One of the top things to do in Morocco is to go see the famous dunes of Merzouga. Go on a camel ride and stay in a camp in the dunes. Most people are scared to go on their own and book a tour to take them from Marrakech or Fez to Merzouga and back. But this is not necessary. How do I know? Because I went on my own. And I am currently living in Merzouga, so I think I can judge how safe and easy it really is.
Merzouga is a small village with around 500 people at the edge of the dunes of Erg Chebbi. It is the starting point of all trips into the dunes, but because most tourists only pass through, it doesn’t feel particularly touristy. The cafés and restaurants are full of locals drinking tea and chatting and only after the Supratours bus arrives will you see some tourists wandering around the main street.
Do you need a tour to see the desert?
No! At least not to get there and back. You can easily take public transport from Marrakech or Fez and find a guide to take you into the desert when you get there. There are plenty of options for any price range.
If you want, I can hook you up with a guide I trust, just send me a message here or on facebook!
But if you prefer to book a tour from Marrakech or Fez, check out these awesome tours:
The best time to go to Merzouga
The best time to go to the desert in Morocco is between October and April. Temperatures range from 15-25°C during the day to 5-15°C at night.
The summer is hot with temperatures up to 50°C and it will be dangerous to go into the dunes during the day. You would leave Merzouga just before sunset and return early, just after sunrise. You will not be able to stay for a few days in the camps.
In March there is a higher likelihood of sand storms, so you might want to be a bit flexible with your plans as it can be very uncomfortable.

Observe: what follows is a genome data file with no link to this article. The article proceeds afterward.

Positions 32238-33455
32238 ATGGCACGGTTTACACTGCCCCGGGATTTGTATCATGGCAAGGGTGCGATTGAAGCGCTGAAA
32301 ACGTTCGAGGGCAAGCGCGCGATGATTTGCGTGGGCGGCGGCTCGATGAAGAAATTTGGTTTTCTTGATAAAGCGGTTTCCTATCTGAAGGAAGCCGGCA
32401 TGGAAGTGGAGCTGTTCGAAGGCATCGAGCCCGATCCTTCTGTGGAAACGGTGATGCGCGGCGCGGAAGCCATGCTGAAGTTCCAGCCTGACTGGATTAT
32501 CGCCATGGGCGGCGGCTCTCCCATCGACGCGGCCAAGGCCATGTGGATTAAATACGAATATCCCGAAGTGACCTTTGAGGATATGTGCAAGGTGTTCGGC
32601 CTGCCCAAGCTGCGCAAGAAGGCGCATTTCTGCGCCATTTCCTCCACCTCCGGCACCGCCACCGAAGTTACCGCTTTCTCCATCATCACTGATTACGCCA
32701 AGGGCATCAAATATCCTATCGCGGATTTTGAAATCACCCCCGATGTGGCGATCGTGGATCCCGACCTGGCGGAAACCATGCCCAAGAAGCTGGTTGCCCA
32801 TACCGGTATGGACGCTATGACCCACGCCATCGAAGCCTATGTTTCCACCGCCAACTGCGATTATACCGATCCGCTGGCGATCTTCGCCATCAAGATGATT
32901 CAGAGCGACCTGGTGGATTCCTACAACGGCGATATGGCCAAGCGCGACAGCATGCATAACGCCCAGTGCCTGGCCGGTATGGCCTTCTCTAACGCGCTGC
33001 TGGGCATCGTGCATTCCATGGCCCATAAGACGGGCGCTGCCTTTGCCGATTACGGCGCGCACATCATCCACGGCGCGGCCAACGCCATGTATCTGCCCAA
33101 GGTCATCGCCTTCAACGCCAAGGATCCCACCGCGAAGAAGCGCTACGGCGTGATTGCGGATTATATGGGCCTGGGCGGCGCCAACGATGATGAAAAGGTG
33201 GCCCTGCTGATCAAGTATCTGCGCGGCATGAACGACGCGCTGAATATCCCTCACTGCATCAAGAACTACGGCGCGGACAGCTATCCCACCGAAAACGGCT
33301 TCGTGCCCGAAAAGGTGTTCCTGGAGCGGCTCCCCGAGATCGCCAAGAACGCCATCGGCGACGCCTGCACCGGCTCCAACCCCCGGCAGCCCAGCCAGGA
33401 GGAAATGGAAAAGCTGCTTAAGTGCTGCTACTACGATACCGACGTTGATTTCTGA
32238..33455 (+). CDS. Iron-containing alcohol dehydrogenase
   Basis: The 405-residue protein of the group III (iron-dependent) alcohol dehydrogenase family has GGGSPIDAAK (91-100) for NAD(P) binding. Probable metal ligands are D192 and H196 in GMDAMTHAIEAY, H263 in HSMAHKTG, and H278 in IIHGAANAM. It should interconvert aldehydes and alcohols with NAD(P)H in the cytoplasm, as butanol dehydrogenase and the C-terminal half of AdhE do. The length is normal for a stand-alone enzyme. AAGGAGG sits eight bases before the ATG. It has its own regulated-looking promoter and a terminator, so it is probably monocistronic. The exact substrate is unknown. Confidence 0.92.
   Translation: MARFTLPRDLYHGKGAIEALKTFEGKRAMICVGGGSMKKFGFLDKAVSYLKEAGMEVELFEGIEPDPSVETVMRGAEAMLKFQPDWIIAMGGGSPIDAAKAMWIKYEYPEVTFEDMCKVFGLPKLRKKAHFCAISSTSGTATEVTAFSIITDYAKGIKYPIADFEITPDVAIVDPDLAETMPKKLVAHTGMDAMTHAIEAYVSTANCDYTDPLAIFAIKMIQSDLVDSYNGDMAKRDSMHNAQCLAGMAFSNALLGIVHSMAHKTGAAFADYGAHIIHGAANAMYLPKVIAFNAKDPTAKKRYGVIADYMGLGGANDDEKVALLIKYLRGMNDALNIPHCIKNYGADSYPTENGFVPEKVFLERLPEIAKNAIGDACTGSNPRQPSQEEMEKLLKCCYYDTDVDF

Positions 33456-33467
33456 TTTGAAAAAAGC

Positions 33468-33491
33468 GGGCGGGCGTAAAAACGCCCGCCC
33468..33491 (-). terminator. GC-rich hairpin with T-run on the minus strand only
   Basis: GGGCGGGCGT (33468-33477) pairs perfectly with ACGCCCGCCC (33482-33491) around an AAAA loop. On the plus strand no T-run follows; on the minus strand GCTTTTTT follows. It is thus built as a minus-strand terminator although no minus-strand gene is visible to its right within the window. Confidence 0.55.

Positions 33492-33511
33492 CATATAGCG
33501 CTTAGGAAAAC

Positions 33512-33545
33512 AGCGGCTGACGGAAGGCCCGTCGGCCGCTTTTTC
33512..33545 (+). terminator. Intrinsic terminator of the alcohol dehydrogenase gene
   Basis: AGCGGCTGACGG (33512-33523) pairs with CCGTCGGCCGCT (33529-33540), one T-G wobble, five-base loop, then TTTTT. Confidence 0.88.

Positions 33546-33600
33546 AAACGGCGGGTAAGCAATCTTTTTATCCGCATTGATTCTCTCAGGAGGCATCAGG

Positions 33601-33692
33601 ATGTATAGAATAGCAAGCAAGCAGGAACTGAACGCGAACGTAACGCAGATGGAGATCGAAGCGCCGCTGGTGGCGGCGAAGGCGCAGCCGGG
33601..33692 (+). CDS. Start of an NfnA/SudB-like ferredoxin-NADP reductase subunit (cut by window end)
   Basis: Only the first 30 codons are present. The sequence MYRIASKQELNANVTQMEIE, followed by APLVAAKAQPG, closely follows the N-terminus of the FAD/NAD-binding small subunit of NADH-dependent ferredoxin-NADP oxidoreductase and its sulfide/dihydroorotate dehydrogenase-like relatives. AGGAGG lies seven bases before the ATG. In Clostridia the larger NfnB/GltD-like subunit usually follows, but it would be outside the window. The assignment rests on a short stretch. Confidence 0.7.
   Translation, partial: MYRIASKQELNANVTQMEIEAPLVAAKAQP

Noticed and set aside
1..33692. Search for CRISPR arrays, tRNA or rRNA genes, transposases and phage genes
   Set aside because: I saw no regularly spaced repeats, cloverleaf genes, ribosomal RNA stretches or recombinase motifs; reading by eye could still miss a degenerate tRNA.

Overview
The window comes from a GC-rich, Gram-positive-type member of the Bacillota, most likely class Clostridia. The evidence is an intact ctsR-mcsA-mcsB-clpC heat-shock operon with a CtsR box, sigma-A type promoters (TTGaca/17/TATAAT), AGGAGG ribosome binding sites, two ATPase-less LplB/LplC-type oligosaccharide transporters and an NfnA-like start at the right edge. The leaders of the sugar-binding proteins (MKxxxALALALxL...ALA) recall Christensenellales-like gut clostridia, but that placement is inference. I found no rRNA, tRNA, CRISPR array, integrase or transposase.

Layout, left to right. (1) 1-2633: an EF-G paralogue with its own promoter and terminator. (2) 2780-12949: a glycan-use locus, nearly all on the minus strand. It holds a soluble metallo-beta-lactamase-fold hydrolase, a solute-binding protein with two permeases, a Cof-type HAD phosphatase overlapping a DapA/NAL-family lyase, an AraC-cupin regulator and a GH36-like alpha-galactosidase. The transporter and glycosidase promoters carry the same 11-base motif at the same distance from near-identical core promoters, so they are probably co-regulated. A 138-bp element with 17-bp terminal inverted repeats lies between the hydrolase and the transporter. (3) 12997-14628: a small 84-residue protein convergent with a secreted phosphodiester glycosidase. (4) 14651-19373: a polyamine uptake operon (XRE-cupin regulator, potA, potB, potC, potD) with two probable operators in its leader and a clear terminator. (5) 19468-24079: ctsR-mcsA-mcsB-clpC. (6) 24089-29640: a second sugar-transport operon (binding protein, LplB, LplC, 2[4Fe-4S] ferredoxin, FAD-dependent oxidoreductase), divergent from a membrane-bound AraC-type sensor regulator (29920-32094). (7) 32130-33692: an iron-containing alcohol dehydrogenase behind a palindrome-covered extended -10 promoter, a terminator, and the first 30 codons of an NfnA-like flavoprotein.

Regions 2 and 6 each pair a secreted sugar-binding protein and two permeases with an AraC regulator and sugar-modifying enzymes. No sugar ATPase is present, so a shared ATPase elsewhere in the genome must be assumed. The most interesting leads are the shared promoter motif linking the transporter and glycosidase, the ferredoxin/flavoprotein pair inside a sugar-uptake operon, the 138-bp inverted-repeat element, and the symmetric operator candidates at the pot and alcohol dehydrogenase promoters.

How to get to Merzouga
Depending on your starting point and budget there are multiple options to get to Merzouga.
From Marrakech and Fez, you can take the Supratours bus to Merzouga. The one from Fez is an overnight bus, arriving in Merzouga at around 7 am. The one from Marrakech takes all day and arrives at ca. 9 pm. Costs are around 15-18 € one way. And of course, you can also get on these busses in any town along their routes.
Of course, you can also rent a car and drive yourself. 4-wheel drive is not necessary as the road is paved all the way to Merzouga. This gives you the most flexibility in terms of stops on the road and arrival times, but it is also the most expensive option.
I rented a car out of Errachidia for a week at 35 € per day, just to give you an idea. It was a brand new Renault Clio, enough for the regular roads around here.
I was very happy with the service of the rental agency, they also deliver cars to other locations for a little increase in the rental fee. Let me know, if you want the contact information.
I also wrote a post with much more information on how to get around Morocco with public transport.
Where to stay
Of course, there is accommodation of any kind for any budget available in and around Merzouga. All of them can organize a trip into the desert for you at the budget you have available. Just ask them when you get there.
I haven’t stayed here, but it is the only real hostel in Merzouga, so if that is your thing, this is your place.
When I was in Merzouga in November 2018 I stayed 2 nights at Maison Adrar. It is a really nice hotel at the edge of the dunes with ensuite rooms and also the option to book a “tent” in the courtyard with shared bathrooms. Everything is really clean and you can get breakfast, lunch and dinner if you like.
Moha, the owner, organizes trekking tours into the desert, with camels or car assistance, from 3 days to 3 weeks. I went on a camel trekking tour from Zagora to Merzouga in 16 days through him and it was the best experience ever! So, if you are up for a real adventure, he is your man.